One peaceful, February morning, I got a phone call from Practical Classics magazine. Could I find a Citroen XM for a photo shoot the following Monday? This didn’t leave much time, but Citroen folk rarely let me down. A plea for a suitable car quickly resulted in several offers, but a tasty 2.1 turbo diesel in Mandarin red sounded ideal.
So, I hopped into my 2CV and dashed over to Leicestershire, where I swapped my simple Tin Snail for a really rather nice XM. It was the first time I’d been in one for many years, and as I still had to get it to Rockingham Raceway, I had plenty of time to enjoy the experience.
And what an experience it was. At the time, I was on a hiatus from hydropneumatic motoring. The XM swiftly reminded me what I was missing. The floating ride was backed up by keen handling, as the suspension automatically stiffens when cornering hard – it’s a much more complex beastie than the BX in that regard. The engine is a peach too – the 2.1-litre, 12-valve development of the XUD. I found the turbocharger cut in much more smoothly than the earlier XUD, and much earlier in the rev range. It made it much more relaxing. The XM was criticised for lacking power in this form, but being used to rather more feeble transport, I had no complaints at all. It was nicely brisk.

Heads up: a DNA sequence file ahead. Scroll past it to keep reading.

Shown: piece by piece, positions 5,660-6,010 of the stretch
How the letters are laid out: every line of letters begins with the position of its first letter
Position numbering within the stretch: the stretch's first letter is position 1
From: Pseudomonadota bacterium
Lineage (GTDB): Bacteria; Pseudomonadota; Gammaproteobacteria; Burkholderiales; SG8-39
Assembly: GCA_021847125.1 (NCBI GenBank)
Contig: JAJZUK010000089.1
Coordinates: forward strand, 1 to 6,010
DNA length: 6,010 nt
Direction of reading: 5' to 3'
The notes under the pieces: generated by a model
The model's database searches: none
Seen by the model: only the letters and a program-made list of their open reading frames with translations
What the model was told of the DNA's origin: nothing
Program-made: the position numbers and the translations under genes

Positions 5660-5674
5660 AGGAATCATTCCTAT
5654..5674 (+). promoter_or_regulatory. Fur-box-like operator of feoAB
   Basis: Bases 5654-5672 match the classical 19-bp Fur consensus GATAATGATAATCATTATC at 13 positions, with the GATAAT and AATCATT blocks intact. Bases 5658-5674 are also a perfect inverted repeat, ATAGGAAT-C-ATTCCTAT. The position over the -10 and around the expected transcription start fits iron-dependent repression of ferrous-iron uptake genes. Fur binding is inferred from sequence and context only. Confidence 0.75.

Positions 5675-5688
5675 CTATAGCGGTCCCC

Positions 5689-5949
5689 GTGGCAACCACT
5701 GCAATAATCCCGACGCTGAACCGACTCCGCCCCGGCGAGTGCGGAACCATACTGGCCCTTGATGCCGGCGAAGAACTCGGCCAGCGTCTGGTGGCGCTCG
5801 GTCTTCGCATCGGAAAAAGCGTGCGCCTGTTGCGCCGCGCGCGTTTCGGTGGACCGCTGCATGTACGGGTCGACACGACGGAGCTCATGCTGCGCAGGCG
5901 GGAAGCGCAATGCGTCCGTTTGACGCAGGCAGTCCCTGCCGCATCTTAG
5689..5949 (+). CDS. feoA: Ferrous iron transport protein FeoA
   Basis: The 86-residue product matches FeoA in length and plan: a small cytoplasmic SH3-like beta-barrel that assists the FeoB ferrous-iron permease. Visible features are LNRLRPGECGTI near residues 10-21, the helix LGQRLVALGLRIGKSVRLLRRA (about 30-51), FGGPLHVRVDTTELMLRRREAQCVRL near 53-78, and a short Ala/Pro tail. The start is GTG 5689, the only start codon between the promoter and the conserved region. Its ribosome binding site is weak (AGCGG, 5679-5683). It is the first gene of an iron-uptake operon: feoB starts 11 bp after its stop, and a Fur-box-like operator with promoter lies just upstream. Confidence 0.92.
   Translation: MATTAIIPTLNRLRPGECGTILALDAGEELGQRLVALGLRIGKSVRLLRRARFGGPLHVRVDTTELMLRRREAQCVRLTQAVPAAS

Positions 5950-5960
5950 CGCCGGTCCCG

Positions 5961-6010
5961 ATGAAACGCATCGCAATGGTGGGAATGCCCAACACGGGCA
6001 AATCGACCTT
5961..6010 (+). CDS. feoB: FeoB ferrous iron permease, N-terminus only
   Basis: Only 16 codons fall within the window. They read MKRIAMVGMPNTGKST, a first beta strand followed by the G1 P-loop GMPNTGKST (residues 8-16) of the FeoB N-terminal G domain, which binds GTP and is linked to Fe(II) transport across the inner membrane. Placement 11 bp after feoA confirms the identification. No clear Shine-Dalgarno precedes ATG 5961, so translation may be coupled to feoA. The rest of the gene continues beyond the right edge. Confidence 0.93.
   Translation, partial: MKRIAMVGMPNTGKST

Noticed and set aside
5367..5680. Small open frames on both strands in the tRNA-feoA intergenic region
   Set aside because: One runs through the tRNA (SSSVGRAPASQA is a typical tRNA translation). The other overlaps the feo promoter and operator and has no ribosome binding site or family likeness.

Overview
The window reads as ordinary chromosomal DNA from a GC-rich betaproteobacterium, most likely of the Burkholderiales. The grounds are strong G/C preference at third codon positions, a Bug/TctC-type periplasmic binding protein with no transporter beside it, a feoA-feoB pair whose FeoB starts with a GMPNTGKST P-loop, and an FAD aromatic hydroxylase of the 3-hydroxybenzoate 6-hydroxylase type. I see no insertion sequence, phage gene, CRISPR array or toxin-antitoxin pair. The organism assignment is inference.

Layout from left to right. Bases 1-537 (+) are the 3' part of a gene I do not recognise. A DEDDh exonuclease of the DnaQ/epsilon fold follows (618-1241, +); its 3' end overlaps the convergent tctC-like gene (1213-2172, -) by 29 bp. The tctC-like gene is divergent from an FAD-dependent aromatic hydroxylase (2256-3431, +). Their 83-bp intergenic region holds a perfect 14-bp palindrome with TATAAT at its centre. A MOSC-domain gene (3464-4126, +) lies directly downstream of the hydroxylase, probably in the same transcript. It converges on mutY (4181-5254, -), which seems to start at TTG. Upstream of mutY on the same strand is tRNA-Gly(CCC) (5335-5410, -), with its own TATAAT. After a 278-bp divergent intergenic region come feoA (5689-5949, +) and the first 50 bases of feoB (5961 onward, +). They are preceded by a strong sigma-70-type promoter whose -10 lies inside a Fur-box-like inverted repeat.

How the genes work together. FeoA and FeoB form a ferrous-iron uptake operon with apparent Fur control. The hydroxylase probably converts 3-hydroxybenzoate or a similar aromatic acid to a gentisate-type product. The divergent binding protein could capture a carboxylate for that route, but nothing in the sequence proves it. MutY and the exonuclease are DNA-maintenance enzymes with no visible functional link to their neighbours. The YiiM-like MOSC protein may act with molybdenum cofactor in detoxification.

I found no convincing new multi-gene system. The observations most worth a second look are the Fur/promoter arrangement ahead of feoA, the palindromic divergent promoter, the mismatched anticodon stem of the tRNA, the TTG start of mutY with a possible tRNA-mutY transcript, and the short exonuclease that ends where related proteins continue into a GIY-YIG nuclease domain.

The photo shoot was fun, and pitched the XM against other Car Of The Year winners, ranging from the Porsche 928 to the sheer glory of the Renault 9. To find out more, head to the shops and grab a copy of Practical Classics. You can also read about CXs and BXs elsewhere in the issue.
The downside of this job is that it can leave you weak and unable to resist motoring purchases. Within days of driving the XM, I’d swapped the Land Rover Discovery for a Citroen BX. Once the hydropneumatic bug bites, it’s hard to resist! Thanks to Will of the XM forum for the loan of the car. It’s lovely!